Role of huntingtin in Drosophila brain development
Lee Fradkin, PhD, University of Massachusetts Medical SchoolJean-Maurice Dura, PhD, Institute of Human Genetics, CNRS
Molecular and cellular networks influencing sleep behavior in Drosophila
Richa Saxena, PhD, Mass General Center for Genomic Medicine Shubhroz Gill, PhD, Broad Institute Stuart Schreiber, PhD, Broad Institute Girish Melkani, PhD, San Diego State University
Development of synthetic gene drives using small molecules
Amit Choudhary, PhD, Broad InstituteShubhroz Gill, PhD, Broad Institute
To inquire regarding positions in the laboratory, please send an email with a brief cover letter and CV to:
James A. Walker, PhD Center for Genomic Medicine Massachusetts General Hospital Simches Research Building 185 Cambridge Street Boston, MA 02114
Walker, J.A. and Upadhyaya, M. (2018) Emerging therapeutic targets for neurofibromatosis type 1. Expert Opin. Ther. Targets. May;22(5):419-437
Jordan, J.T., Smith, M.J., Walker, J.A., Erdin, S., Merker, V., Cai, W., Harris, G.J., Miriam A. Bredella, M.A., Suuberg, A., Gusella, J.F. and Plotkin, S.R. (2018) Capture-Based Sequencing and Whole-Body MRI for Genotype-Phenotype Correlations in Schwannomatosis. Medicine. Feb;97(5):e9717.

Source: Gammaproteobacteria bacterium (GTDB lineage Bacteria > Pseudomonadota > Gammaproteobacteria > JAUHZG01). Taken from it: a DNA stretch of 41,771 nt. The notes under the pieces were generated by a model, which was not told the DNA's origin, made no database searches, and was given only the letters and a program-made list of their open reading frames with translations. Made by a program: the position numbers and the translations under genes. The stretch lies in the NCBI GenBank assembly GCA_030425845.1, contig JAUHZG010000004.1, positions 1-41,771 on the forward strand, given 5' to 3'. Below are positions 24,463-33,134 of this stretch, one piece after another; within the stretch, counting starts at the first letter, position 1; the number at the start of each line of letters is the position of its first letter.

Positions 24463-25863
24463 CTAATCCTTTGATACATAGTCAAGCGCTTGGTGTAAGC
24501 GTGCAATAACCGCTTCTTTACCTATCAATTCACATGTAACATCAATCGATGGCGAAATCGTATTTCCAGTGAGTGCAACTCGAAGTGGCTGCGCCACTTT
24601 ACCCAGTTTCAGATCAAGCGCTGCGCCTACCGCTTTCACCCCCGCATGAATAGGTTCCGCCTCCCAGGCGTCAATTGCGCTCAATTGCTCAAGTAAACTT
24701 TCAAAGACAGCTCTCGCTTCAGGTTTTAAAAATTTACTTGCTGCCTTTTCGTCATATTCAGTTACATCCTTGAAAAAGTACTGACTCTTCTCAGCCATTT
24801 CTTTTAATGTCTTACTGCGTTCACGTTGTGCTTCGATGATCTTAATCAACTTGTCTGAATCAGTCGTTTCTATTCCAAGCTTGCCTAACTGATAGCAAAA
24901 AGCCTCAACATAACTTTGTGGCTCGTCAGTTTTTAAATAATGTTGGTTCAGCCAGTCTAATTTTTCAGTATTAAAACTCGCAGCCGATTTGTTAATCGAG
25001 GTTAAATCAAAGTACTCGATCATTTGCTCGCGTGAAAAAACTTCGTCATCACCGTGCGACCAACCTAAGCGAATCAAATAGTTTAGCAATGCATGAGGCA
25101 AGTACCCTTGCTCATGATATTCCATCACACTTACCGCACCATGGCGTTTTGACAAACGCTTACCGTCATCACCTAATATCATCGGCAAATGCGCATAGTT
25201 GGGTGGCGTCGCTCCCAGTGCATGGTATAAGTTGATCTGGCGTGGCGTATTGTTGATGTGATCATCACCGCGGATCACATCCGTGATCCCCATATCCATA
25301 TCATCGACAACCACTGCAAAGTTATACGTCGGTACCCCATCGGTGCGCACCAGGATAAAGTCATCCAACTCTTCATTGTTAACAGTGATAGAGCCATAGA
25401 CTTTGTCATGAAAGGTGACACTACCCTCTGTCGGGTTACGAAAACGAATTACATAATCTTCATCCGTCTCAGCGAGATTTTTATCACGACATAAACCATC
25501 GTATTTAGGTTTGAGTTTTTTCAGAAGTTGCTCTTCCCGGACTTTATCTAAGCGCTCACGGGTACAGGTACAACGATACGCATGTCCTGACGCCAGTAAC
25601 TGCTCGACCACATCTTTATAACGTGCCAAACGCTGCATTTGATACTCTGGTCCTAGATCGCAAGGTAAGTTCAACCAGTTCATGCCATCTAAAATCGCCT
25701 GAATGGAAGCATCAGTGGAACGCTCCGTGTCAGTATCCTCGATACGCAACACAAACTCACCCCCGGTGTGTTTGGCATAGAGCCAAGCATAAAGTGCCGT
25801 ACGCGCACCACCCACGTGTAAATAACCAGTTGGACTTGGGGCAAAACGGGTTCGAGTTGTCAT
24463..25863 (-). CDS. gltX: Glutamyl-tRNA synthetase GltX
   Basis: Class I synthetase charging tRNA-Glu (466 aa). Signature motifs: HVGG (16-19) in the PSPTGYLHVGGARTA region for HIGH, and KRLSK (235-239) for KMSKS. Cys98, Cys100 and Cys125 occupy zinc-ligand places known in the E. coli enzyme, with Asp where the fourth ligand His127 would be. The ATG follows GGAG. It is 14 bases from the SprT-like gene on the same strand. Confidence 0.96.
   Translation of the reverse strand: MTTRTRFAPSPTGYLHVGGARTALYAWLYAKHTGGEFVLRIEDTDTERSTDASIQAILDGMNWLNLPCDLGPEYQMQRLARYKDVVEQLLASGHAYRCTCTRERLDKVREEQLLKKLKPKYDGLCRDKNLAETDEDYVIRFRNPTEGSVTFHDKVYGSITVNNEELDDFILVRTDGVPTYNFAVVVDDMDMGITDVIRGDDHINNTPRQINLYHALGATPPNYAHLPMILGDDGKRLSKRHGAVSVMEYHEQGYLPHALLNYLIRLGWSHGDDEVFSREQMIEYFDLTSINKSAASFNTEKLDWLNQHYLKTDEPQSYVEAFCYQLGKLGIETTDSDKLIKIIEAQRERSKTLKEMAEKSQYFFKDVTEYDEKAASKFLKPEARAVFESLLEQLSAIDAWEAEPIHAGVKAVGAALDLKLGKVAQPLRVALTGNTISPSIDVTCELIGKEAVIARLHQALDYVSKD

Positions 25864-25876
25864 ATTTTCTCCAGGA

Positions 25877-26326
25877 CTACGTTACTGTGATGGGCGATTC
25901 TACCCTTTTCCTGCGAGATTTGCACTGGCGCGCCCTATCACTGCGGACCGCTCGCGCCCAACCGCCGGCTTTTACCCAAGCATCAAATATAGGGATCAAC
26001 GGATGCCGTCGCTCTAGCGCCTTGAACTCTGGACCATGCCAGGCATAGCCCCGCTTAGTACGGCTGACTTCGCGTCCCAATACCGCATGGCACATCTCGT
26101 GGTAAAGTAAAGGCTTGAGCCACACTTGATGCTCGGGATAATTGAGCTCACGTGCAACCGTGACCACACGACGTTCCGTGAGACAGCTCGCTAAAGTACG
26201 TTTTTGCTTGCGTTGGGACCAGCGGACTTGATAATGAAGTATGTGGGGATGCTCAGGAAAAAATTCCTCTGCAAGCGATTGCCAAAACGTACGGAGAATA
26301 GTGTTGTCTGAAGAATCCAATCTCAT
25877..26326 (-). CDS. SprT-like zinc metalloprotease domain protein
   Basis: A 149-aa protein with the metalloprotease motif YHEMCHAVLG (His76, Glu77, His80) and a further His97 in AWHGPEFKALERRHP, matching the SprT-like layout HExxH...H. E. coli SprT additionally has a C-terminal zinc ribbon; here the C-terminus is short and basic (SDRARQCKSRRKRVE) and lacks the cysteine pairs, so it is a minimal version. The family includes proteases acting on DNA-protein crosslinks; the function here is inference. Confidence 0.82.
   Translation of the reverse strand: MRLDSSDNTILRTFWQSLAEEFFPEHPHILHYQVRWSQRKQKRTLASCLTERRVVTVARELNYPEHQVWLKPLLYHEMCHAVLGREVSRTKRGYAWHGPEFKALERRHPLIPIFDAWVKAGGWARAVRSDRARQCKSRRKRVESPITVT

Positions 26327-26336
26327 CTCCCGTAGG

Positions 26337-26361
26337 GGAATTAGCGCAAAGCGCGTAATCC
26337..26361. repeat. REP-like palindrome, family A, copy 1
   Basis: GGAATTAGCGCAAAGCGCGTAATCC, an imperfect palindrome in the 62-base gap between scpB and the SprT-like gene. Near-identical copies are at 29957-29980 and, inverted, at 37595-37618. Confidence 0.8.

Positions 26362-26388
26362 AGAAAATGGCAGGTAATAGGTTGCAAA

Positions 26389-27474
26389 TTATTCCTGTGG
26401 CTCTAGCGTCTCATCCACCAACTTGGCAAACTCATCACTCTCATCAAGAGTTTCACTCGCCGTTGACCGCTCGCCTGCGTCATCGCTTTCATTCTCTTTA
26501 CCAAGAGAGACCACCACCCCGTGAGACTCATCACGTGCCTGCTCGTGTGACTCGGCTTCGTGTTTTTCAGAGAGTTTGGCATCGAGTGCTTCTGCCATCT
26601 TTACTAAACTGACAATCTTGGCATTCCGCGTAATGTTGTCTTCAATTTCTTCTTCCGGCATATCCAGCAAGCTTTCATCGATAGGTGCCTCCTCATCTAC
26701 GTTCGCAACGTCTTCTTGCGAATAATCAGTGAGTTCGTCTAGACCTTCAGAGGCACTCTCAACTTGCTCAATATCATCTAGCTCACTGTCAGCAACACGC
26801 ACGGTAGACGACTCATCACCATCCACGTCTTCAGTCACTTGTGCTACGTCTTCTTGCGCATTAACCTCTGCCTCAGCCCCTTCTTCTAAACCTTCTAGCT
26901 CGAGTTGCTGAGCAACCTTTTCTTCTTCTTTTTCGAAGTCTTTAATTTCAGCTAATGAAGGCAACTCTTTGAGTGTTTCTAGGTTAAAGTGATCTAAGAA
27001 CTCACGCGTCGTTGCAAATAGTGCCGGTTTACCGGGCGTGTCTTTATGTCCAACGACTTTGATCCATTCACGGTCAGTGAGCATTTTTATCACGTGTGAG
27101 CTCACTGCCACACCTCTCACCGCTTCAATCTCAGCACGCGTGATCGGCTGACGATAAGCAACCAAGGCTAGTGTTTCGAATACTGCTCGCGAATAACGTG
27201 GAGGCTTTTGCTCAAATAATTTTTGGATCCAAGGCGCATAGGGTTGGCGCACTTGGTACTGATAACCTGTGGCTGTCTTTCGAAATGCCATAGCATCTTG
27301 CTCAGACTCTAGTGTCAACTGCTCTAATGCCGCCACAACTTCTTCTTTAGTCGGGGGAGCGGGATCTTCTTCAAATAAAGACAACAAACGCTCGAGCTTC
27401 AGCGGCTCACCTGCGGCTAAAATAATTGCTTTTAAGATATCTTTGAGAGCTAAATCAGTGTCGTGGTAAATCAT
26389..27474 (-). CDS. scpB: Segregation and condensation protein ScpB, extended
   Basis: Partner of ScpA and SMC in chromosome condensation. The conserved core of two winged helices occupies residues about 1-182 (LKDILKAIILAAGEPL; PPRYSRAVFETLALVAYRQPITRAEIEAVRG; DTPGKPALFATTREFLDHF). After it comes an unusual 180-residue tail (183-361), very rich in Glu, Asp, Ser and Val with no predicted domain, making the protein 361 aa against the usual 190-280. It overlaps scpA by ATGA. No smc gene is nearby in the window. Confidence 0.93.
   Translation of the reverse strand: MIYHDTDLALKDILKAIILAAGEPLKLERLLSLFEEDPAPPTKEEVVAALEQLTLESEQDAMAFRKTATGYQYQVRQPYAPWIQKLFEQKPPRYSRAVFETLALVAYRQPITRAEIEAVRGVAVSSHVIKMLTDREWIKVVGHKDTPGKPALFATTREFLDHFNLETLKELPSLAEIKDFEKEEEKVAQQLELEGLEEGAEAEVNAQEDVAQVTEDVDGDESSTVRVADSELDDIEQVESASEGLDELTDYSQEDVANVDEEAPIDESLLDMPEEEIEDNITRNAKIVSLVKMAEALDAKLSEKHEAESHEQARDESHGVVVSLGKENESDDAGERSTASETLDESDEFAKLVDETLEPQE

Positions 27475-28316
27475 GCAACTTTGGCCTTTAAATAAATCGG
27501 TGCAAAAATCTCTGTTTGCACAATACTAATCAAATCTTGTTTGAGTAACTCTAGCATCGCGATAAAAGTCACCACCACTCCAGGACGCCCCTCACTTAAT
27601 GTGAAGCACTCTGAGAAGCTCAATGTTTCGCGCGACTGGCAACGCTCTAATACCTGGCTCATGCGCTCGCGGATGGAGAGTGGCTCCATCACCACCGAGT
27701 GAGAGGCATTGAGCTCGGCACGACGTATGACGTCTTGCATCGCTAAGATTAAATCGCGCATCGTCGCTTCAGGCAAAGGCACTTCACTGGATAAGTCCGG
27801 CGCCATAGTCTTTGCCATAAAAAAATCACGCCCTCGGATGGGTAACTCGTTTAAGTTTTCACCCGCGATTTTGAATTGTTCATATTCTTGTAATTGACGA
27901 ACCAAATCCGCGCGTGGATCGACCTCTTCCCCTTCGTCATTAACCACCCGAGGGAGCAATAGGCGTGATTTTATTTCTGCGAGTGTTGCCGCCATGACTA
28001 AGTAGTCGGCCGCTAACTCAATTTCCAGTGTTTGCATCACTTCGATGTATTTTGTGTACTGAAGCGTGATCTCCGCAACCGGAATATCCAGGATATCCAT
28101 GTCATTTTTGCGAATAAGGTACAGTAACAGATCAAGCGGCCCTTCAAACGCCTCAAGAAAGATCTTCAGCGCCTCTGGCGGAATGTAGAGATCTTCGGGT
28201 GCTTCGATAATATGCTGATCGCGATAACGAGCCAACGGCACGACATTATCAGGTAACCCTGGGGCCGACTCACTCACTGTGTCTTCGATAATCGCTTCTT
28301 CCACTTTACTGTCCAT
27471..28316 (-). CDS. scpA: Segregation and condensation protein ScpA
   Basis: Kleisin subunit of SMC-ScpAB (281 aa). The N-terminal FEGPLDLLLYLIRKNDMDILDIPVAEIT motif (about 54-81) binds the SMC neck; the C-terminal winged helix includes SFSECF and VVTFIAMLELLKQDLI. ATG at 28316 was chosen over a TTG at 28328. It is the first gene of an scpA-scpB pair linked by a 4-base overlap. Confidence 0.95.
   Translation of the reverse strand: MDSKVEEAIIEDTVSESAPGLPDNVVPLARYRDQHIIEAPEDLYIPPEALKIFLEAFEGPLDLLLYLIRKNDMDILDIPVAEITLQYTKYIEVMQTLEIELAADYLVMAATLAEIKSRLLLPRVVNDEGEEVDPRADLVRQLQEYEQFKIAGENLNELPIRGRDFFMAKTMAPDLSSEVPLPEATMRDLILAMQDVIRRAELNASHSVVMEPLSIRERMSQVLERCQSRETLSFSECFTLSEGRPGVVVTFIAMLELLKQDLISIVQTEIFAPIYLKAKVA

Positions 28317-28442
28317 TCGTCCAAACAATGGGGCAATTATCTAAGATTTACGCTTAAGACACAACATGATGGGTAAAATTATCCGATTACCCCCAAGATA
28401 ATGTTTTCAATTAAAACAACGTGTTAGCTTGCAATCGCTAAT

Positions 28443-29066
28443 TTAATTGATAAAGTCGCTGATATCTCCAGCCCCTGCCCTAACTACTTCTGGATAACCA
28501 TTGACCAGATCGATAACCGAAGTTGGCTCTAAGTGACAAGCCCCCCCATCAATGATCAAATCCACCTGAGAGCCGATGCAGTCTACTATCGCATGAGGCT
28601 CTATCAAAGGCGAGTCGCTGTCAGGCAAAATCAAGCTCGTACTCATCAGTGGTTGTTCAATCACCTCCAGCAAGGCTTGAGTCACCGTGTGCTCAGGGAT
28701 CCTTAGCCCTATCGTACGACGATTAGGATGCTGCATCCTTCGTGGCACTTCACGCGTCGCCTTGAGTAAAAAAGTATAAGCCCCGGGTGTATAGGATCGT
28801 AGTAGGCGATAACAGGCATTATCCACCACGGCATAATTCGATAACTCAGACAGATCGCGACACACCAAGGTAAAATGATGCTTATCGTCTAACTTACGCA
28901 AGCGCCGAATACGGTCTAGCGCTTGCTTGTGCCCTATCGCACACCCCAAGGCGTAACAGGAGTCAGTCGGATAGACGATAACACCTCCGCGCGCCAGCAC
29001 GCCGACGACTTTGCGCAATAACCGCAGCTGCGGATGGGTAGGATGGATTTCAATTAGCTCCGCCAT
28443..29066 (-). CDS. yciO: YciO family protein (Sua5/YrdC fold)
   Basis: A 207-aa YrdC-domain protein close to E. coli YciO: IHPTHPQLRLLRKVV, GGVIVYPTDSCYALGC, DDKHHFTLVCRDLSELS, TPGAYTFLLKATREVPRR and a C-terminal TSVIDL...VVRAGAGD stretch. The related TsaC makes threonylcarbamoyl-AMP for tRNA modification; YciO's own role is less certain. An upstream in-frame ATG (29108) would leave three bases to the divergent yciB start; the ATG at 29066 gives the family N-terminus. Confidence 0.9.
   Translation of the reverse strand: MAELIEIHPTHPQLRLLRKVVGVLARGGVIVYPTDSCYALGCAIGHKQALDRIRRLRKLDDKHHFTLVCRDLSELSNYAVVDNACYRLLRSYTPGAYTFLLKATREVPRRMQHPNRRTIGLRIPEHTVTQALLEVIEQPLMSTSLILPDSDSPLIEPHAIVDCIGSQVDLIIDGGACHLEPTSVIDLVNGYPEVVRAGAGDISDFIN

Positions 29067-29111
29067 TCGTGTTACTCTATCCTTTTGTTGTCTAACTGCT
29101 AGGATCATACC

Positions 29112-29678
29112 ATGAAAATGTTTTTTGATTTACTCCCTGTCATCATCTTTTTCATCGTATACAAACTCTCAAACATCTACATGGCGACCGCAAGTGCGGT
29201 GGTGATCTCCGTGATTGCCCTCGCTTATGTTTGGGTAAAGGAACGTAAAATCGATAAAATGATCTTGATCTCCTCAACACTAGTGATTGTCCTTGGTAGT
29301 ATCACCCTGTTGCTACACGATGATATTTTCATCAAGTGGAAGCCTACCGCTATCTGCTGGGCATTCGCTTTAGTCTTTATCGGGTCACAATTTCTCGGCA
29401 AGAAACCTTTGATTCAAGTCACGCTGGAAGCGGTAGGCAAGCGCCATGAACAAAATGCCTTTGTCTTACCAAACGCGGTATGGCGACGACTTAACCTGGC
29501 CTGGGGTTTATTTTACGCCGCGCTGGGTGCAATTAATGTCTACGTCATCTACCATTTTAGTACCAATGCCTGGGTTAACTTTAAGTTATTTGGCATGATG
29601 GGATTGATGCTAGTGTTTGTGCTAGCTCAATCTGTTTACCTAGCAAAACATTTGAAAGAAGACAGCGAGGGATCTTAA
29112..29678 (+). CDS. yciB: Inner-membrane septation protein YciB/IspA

Perea, D., Guiu, J., Hudry, B., Hadjieconomou, D., Hoyer, N., Natarajan, D., Kallijärvi, J., Walker, J.A., Soba, P., Thapar, N., Burns, A.J., Jensen, K.B. and Miguel-Aliaga, I. (2017) A new enteric role for the Ret tyrosine kinase receptor in somatic stem cells of the adult intestinal epithelium. EMBO J. Oct 16;36(20):3029-3045.
Parasuraman, P., Mulligan, P., Walker, J.A., Li, B., Boukhali, M., Haas, W. and Bernards, A. (2016) Interaction of p190A RhoGAP with eIF3A and other translation preinitiation factors suggests a role in protein biosynthesis. J. Biol. Chem. 292(7):2679-2689.
Dietz, K.N., Di Stefano, L., Maher, R.C., Zhu, H., MacDonald, M.E., Gusella, J. F. and Walker, J.A. (2015) Huntingtin influences chromatin regulation in Drosophila. Hum. Mol. Genet. 24(2):330-45
Hutchinson, C.V., Walker, J.A. and Davidson, C. (2014) Oestrogen, ocular function and low-level vision: a review. J Endocrinol. 223(2):R9-R18.
Walker, J.A. and Bernards, A. (2014) A Drosophila screen identifies neurofibromatosis-1 genetic modifiers involved in systemic and synaptic growth. Rare Diseases. 2(1): e28341-1-4.
Walker, J.A., Gouzi, J.Y., Long, J.B., Huang, S., Maher, R.C., Xia, H., Khalil, K., Ray, A., Van Vactor, D., Bernards, R. and Bernards, A. (2013) Genetic and Functional Studies Implicate Synaptic Overgrowth and Ring Gland cAMP/PKA Signaling defects in the Drosophila Neurofibromatosis-1 Growth Deficiency. PLoS Genet. 9(11): e1003958.
Walker, J.A., Gouzi, J.Y. and Bernards, A. (2013) Drosophila: An invertebrate model of NF1. In Molecular and Cellular Biology of Neurofibromatosis Type 1” Eds: Upadhyaya, M. and Cooper, D.N. Springer Verlag.
Contact the Walker Laboratory at Massachusetts General Hospital:
James A. Walker, PhD Center for Genomic Medicine Massachusetts General Hospital Simches Research Building, Room 5600 185 Cambridge Street Boston, MA 02114